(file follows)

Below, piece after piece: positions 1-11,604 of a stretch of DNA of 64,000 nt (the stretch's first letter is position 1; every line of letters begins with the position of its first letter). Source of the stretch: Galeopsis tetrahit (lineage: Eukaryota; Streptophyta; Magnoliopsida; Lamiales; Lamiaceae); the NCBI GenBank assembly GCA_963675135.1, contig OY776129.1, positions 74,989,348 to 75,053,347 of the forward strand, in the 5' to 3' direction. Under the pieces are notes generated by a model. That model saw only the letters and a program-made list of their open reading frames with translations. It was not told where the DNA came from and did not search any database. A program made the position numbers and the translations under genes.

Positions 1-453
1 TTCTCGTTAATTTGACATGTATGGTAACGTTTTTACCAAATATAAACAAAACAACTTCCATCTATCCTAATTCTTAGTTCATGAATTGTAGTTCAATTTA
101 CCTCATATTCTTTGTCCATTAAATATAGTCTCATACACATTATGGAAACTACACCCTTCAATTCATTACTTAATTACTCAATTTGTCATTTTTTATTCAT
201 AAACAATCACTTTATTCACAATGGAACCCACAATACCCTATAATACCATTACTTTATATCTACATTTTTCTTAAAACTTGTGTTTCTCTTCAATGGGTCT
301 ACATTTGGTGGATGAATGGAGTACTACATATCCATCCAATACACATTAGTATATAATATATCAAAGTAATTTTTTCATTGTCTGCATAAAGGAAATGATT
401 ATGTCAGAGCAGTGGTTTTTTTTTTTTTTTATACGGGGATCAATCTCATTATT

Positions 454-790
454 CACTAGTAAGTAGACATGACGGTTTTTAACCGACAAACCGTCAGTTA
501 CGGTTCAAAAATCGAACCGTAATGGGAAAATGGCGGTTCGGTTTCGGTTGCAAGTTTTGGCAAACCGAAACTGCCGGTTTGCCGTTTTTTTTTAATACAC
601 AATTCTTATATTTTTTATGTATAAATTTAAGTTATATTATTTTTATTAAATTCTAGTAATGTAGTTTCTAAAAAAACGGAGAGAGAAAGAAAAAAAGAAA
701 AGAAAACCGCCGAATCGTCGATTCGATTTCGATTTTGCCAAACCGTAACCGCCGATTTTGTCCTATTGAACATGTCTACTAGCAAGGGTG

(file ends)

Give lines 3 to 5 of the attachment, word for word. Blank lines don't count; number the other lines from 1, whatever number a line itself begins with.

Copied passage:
1 TTCTCGTTAATTTGACATGTATGGTAACGTTTTTACCAAATATAAACAAAACAACTTCCATCTATCCTAATTCTTAGTTCATGAATTGTAGTTCAATTTA
101 CCTCATATTCTTTGTCCATTAAATATAGTCTCATACACATTATGGAAACTACACCCTTCAATTCATTACTTAATTACTCAATTTGTCATTTTTTATTCAT
201 AAACAATCACTTTATTCACAATGGAACCCACAATACCCTATAATACCATTACTTTATATCTACATTTTTCTTAAAACTTGTGTTTCTCTTCAATGGGTCT